WICHITA, Kan. (AP) — A Democratic candidate for Kansas governor whose 3-year-old grandson's body was found encased in concrete has joined the push to reform the state agency in charge of investigating child welfare complaints and administering the state's foster care system.
Former Wichita Mayor Carl Brewer said his family filed multiple requests with the Kansas Department of Children and Families to check on his grandson, Evan Brewer, before the toddler's remains were found last month, The Kansas City Star reports.
Brewer suspended his campaign for a week and half before returning to the campaign trail. He said the messages of condolences his family had received from other families who had similar experiences convinced him to stay in the race.
"We thought about it and we said, OK, this is going to continue on unless somebody steps in and they're prepared to make a difference to stop it," he said.
The agency also has faced criticism in recent months over the number of runaway foster children and some children staying in the offices of contractors overnight because no foster homes were immediately available.
Another Democratic candidate for governor, House Minority Leader Jim Ward, of Wichita, called more than a year ago for Secretary Phyllis Gilmore to resign from the agency. Earlier this month, former state Rep. Mark Hutton, of Wichita, a GOP candidate, called for a "leadership change" at the department.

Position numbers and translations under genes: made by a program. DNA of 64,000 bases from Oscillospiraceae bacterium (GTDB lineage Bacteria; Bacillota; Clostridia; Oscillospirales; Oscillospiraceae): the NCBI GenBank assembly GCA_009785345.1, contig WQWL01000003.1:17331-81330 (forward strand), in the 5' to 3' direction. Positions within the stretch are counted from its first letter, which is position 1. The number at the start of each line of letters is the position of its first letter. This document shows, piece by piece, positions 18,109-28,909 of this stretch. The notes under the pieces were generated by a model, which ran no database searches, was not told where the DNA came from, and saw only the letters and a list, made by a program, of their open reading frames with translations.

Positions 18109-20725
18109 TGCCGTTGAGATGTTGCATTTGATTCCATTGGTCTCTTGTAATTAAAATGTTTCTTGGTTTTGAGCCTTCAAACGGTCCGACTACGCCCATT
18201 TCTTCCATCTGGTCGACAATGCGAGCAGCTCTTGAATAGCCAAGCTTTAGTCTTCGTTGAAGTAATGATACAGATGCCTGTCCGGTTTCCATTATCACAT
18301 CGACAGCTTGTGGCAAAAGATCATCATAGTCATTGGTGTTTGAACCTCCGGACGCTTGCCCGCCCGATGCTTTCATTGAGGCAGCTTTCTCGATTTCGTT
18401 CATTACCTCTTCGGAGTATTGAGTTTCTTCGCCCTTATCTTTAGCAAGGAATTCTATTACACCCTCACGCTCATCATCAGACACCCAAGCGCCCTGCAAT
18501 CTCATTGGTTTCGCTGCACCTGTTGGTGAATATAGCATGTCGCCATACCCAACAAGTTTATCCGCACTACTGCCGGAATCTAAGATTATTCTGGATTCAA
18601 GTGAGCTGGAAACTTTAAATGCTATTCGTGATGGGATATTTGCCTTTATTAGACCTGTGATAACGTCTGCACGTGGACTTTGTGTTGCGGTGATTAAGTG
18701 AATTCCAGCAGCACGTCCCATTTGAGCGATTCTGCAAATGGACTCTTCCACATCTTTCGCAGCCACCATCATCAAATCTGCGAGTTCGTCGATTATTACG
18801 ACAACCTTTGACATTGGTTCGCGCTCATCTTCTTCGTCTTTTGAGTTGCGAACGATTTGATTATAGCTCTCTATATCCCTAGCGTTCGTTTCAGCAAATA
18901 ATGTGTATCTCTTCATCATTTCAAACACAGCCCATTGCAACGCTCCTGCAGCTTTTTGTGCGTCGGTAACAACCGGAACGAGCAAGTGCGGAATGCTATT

Brewer's son, Carlo Brewer, and the boy's mother, Miranda Miller, had been in a custody battle prior to the discovery of Evan's body in the home where Miller and her boyfriend, Stephen Bodine, had been living. Last week, Miller waived a preliminary hearing on charges of aggravated interference with parental custody, while Bodine pleaded not guilty to aggravated assault and criminal damage to property. The charges against Bodine stem from allegations that he threatened Carlo Brewer with a hatchet and slashed his vehicle's tires in August. No charges have been filed in the boy's death.
Brewer was in the Kansas City area for the American Royal barbeque competition when he got a phone call from Wichita's chief of police.
"In our minds, we figured, OK, the mom is just hiding the child. We had no idea until the chief of police actually called and said, 'You need to come home,' " Brewer said, explaining that at first he thought it was a mistake.
Brewer said his family's efforts to work with DCF to find his grandson were in vain. "They went there, but they never saw him and they said he was fine," he said. "Well, that's not good enough."
DCF spokeswoman Theresa Freed said in a statement Tuesday that a motion has been filed to seal the agency records in the case, and noted the motion was not filed by the department. She said the agency could not comment further, except to express sympathy for those affected by the death.
Information from: The Wichita (Kan.) Eagle, http://www.kansas.com